I actually have one of these. Mostly thought it was an interesting novelty. Probably needs charged, but maybe i can test it sometime. Some Android applications have issues with such low screen resolutions, though I think this is within Android spec so should work if they designed the app to follow all guidelines (which is a big if).
 

coredumperror

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#14
I'm a bit confused, here. How does having a second, small phone with the Tesla App work any better than just using Phone Key on the Tesla App in your normal phone?

I ask because I'm one of those few people who can't use Phone Key. I live in a condo directly above my carport, and if my phone is anywhere in my living room, my car unlocks. I've switched to keycard-only, but if there's any way to avoid that necessity, I'd love to learn about it.
 

John

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#15
I'm a bit confused, here. How does having a second, small phone with the Tesla App work any better than just using Phone Key on the Tesla App in your normal phone?

I ask because I'm one of those few people who can't use Phone Key. I live in a condo directly above my carport, and if my phone is anywhere in my living room, my car unlocks. I've switched to keycard-only, but if there's any way to avoid that necessity, I'd love to learn about it.
Yeah, if you're in range—though they've really tightened up the range, have you tried lately?—cycling Bluetooth with the swipe menu while at home is the way to go. I used to have to toggle Bluetooth back in the days before they got rid of "walk up unlock," but now that the range has been really pulled in tight (like 10 feet) it's not an issue for me, even though our garage is part of our house, and we have a room directly over it. I flopped my phone on the floor of that room, went to the garage, and couldn't unlock it with the handle of the car. May depend on construction, though...
 
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coredumperror

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#16
I got my car two weeks ago, so unless they've tightened the range since then, Phone Key is still unusable for me.

I think it's entirely possible that the issue is mostly construction, because I can be ~3 feet from the car as long as I'm on the other side of the exterior carport wall, and the doors will lock. But as long as my phone is *anywhere* in my living room (up to about 7 feet from my car horizontally, and about 6 feet vertically), my doors unlock.

I could try using the "turn off Bluetooth" method, since I never need it when my phone is inside my house. But since I use an iPhone, the Control Center version of "turn off Bluetooth" turns it back on automatically after a day. So I'd have to unlock my phone, delve deep into the Setting app, and disable Bluetooth from there every time I get home, and then do the same thing again just to drive my car the next day or after the weekend.

The keycards are more convenient than that, and it's not worth the risk of forgetting to turn off Bluetooth., since I park in a publicly accessible carport.
 

Rich M

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#17
Something isn't right here. After you walk away and the car locks, it shouldn't unlock until you walk up with the phone and pull a door handle.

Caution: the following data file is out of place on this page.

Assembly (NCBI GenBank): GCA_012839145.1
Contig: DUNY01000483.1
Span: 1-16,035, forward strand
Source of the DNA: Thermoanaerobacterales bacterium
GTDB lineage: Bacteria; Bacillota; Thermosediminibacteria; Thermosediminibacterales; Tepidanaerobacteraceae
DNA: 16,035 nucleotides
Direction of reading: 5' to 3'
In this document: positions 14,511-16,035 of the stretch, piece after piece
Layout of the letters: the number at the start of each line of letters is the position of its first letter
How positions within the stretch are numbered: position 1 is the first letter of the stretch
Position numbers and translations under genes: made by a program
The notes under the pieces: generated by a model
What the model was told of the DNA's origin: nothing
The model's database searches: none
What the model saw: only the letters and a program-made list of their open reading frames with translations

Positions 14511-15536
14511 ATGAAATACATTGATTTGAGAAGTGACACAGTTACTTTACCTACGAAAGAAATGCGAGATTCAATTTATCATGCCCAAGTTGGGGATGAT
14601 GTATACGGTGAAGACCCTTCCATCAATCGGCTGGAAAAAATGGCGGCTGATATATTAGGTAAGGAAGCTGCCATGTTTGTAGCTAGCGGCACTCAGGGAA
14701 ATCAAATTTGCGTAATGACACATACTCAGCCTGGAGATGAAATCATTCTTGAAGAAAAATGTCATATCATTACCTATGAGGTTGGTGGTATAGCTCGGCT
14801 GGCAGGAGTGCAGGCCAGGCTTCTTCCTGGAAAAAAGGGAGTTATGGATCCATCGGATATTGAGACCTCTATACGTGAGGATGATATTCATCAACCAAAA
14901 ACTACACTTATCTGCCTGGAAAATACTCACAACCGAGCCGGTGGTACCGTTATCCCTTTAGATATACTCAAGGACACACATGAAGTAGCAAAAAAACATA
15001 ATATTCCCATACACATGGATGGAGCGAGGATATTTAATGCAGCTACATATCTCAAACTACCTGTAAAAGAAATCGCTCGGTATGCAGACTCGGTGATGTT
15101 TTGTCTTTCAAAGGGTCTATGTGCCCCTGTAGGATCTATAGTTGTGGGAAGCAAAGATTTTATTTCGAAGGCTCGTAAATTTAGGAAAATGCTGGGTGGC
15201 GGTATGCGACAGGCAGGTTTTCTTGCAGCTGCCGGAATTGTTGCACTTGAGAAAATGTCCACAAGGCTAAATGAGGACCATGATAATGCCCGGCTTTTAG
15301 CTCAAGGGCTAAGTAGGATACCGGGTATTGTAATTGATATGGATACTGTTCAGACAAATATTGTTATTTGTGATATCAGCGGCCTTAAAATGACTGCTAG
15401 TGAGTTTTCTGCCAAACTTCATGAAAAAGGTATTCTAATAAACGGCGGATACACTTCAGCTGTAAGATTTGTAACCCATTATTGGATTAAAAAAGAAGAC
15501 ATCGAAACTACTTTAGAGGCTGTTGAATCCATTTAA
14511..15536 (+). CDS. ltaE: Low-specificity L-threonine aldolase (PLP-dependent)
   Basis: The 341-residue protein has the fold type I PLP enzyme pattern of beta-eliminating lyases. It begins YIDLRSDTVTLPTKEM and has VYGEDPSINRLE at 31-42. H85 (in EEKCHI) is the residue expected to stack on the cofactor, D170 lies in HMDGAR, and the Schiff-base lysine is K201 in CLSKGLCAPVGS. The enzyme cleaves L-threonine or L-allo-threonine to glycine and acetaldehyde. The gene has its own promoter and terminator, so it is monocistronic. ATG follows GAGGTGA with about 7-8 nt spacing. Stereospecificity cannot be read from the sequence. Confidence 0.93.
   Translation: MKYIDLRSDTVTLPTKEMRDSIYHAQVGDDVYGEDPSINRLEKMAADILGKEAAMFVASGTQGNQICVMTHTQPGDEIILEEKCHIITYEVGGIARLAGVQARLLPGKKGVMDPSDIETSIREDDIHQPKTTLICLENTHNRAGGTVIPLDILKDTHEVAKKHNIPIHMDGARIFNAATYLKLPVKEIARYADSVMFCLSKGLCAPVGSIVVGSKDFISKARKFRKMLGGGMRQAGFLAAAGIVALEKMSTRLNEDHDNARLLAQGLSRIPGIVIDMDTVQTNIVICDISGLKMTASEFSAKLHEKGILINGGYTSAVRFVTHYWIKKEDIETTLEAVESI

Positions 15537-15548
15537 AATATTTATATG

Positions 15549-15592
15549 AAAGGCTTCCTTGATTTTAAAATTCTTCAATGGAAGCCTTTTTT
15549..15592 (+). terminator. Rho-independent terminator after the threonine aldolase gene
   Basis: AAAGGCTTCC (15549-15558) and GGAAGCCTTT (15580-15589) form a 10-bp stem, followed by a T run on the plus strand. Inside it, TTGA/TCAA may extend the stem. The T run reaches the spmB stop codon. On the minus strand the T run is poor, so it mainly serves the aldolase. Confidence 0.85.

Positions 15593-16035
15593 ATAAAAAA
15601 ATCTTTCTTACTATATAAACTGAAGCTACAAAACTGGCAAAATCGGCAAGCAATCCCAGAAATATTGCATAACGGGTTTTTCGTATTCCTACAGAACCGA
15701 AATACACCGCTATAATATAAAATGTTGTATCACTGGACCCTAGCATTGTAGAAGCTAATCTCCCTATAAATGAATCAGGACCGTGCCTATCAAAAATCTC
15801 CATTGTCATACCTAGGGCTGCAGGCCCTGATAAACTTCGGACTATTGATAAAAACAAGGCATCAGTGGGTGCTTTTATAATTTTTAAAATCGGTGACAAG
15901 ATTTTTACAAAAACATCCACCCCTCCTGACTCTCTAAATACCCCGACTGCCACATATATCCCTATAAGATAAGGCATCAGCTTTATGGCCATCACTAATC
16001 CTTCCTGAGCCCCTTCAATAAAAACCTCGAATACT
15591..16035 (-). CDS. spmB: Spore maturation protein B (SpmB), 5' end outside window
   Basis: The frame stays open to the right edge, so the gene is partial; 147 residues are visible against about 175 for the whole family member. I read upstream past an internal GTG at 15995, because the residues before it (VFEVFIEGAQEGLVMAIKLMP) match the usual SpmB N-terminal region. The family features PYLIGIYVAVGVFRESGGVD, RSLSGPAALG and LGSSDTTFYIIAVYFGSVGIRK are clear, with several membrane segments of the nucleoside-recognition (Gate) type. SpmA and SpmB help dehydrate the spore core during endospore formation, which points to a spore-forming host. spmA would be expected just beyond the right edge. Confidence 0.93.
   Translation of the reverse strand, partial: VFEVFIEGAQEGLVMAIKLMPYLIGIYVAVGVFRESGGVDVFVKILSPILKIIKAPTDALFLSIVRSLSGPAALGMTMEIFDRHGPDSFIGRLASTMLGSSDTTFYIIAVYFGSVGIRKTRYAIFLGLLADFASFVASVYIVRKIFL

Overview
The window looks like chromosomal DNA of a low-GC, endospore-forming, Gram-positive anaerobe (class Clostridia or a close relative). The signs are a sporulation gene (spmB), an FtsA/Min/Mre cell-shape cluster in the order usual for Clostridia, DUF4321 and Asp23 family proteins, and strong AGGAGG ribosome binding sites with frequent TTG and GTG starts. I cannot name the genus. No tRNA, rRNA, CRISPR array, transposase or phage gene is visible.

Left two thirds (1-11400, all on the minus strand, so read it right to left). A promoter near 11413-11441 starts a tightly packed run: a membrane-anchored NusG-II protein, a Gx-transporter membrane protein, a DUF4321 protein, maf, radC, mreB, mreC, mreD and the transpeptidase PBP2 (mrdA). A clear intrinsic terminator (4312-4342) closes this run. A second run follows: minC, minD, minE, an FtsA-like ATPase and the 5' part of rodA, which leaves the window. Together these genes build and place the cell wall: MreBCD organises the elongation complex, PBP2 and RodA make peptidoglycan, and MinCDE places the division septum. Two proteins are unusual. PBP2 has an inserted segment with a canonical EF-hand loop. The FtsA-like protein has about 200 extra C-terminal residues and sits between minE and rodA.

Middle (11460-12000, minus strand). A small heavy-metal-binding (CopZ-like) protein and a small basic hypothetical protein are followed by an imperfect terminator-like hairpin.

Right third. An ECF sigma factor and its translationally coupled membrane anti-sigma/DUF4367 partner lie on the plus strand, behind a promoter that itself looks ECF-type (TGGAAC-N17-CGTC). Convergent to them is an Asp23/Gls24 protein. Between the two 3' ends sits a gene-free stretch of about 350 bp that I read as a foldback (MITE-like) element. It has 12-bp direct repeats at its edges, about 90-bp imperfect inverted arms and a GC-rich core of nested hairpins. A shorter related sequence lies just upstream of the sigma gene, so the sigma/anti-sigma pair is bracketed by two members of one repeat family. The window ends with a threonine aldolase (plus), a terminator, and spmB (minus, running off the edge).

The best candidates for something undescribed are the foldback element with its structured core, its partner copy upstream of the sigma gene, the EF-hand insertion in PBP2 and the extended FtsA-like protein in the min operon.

Are you saying just walking by the car or being close to it is causing the mirrors to unfold and the lights to flash without touching the car?
 

John

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#18
Something isn't right here. After you walk away and the car locks, it shouldn't unlock until you walk up with the phone and pull a door handle.
Are you saying just walking by the car or being close to it is causing the mirrors to unfold and the lights to flash without touching the car?
I think he's saying if someone went in his carport—and carports are open to the outside, no door—while he had his phone in the house next to the garage, they could open the door of his car. That's effectively the same as unlocked.
 

coredumperror

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#19
I think he's saying if someone went in his carport—and carports are open to the outside, no door—while he had his phone in the house next to the garage, they could open the door of his car. That's effectively the same as unlocked.
Correct. Leaving my phone in my living room and walking downstairs to the carport allows me to open my car's doors. At which point the mirrors unfold, the HVAC system comes online, etc. There's no visual indication that the car is unlocked, but a thief won't expect that, anyway. And I confirmed that the car CAN be driven away with my phone still sitting in the living room. So yeah, Phone Key is a big NOPE for me.

I've spoken to Tesla customer support about this, and they know about the issue. Apparently, "carport-under-living-room" is a common configuration in San Francisco, so quite a lot Model 3 owners are in the same situation as me. Sadly, the support rep said that Tesla doesn't currently have any plans to address this problem.
 

jsmay311

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#20
You probably already saw in the other thread, but I already fixed all the phones.
I tried this with my iPhone “wallet case” with the key card in it and tapping the phone to the pillar and it didn’t work. (With the card on the side of the phone facing the car, of cource.) Removing all other credit cards from the case made no difference.

Even after taking the key card out the case, if I held the phone close enough to the card when talking it on the pillar, the iphone seemed to prevent the car’s sensor from reading the card.